In my previous 2 posts, I wrote about how I got my visa to Burundi (check it here: Burundi Part I) and what to see/do and eat there (check it here: Burundi Part II). This is my third and last post about this country and it´s meant to transmit to you my own impressions about my trip.
Getting there: I had to fly from Kigala, Rwanda to Bujumbura, Burundi. Although it is actually a maximum 4 hour drive, they were continuously closing the borders between these 2 countries. It was better not to risk crossing the border only to not be allowed to enter Burundi and be sent back. The flight was less than 30 minutes. The plane and the airport were almost empty, but it was the safer way to get there. My flight was going to Nairobi, Kenya with a short stop in Bujumbura for people like me flying there. But once the plane stopped only a few of us got out and the rest looked at us with a face as if to say „you must be crazy my friend, I hope you survive this adventure“. Haha!
Agriculture: About 90 percent of the population there depends on agriculture for a living. The main products are coffee, tea, beans, bananas, sweet potatoes and corn. The primary export product is the coffee. It´s a pity that I don´t drink coffee (Yes, I know, I´m a Cuban who doesn´t drink coffee and smoke cigars, haha), but you should try their coffee and tell me. 😉
Money: The 100 BIF notes are so old that no one wants to use it anymore. They feel almost insulted if you pay them with this notes. Check this picture and you will understand why.
Money exchange at the airport: When I changed my 20€ at the airport it was 36.940 BIF (the exchange rate at the airport in August 2016 was 1€ = 1.847 BIF), so the girl gave me only 36.500 BIF and told me that she had no coins or small notes to give me the remaining 440 BIF.
When my friend Arielle came to pick me up and heard about this, she went to the currency exchange place and reclaimed the missing money. It was less than 1€ but she didn´t want people to give wrong information or lie to the tourists and she is right. Btw…don´t expect to have wifi at the airport.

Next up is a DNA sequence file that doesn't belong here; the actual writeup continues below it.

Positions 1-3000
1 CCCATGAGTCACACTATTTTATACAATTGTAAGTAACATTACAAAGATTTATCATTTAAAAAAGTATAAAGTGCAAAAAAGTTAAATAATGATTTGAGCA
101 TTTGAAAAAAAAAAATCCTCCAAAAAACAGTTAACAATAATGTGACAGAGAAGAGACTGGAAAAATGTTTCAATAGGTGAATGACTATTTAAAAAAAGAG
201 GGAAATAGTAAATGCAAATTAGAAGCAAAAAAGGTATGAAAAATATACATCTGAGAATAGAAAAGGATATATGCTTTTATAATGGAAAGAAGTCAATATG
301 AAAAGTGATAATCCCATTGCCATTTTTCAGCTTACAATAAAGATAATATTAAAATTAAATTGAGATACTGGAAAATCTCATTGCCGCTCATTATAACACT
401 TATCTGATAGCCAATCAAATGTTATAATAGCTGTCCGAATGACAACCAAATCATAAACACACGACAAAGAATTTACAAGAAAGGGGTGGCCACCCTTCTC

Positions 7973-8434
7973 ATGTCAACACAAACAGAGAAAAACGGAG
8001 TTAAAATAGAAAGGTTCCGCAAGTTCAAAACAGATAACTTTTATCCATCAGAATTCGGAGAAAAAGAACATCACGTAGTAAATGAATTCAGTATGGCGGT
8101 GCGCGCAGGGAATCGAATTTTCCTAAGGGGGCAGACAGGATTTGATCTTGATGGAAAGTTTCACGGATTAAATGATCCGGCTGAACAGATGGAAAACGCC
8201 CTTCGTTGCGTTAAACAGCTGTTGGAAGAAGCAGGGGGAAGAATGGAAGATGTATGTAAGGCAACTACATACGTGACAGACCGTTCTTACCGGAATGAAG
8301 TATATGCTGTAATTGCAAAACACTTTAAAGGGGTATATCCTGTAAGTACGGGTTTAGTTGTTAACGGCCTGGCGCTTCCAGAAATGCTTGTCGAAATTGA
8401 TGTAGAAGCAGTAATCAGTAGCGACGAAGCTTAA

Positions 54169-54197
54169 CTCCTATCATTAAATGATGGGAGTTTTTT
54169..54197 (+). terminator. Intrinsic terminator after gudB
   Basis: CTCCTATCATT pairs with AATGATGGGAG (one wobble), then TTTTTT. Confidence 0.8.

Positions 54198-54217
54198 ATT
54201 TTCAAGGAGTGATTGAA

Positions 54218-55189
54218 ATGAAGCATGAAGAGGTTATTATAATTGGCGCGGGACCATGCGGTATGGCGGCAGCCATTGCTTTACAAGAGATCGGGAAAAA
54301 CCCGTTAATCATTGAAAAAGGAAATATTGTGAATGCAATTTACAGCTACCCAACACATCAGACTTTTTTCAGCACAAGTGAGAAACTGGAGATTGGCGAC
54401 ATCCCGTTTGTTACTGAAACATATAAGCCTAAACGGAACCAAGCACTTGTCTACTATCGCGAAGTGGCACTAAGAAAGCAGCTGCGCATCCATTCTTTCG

Police: There are policemen everywhere. The police stopped us a few times for some passport control and to check the car. One time I went out of the car to take a picture at the main square in the city center and the policeman came to my friend taking my picture to tell her that I was not properly dressed. He said that he is not upset at me because I´m a tourist and I don´t know the rules of the country but he was upset at her because it was her responsibility to tell me about how to dress. She told him that first we were on our way to the beach and that second, there is not actually a written rule about how to dress on the Bujumbura´s streets. Anyway, apart from this little discussion that actually ended up with „ok, but don´t do it again and welcome to our country“, we had no big problems with the police. However, my friend told me about other friends of hers who had some major problems while being controlled. In this case I advise you to take care about what to dress if you are walking alone on the strees, specially if you are a woman.
Transport: They have tuc tucs in Burundi, I didn´t expect this. Apart from it, everyday I saw a lot of trucks transporting charcoal (what they call Amakara) for cooking or transporting whatever else. These are, of course, overloaded (like in most of the African countries I have been to). And then I saw, all the time, bikers behind these trucks risking their lives just to go faster. It actually reminded me of Cuba, some bikers there do the same things. Crazy!
Rumors: When I talked to some people in other countries, they told me there was a curfew in Burundi a few months before my visit. When I asked my friends living there, they told me that people were not forced to be indoors at night and not go to the streets. Instead some people just decided, by themselves, to go home earlier for their own security. Nevertheless bars and clubs were always open to party until late. And yes, when I was there we went to party all 3 nights, haha!
Children: Just like in every African country, children start running behind your car and want to take pictures with you. I love this. Children jumping and smiling at you but I always feel bad when I don´t have anything to offer them. So if you are on the road, please take at least some candies with you. They will be very happy and grateful about it.
People: I already mentioned in my last posts how friendly Burundians were to me. From hosting me in their own houses, to inviting me for drinks and food, to taking days off from work in order to show me their country and to organize the trips for me. But apart from Burundians I met some foreigners living there and I was interested in listening to their stories and knowing why they wanted to live in this country. So I asked one guy from Greece. He has spent half of his life in this country, which makes more than 20 years, and he was really happy to be there. He is running a bar/restaurant with his Burundian wife in Bujumbura. It´s called The Plateaux. When I asked him why he likes living there he told me: „There are many reasons why I love this country but I will mention to you only 3: First there is no time in this country. You can wake up when you want, go to work, take a siesta, go to work again or not go. This is Africa. Time doesn´t exist here. Second I love the weather here. It‘s perfect. It´s not too hot and it´s not cold at all. And when it rains, it does so for only a few hours to refresh the whole city. And third they have the most beautiful girls in Africa!“ Then he pointed to his wife, who was, certainly, very beautiful.
I hope you guys are motivated to discover this culture one day.
For more pictures in Burundi check my Burundi album
Enjoy it and stay tuned!!!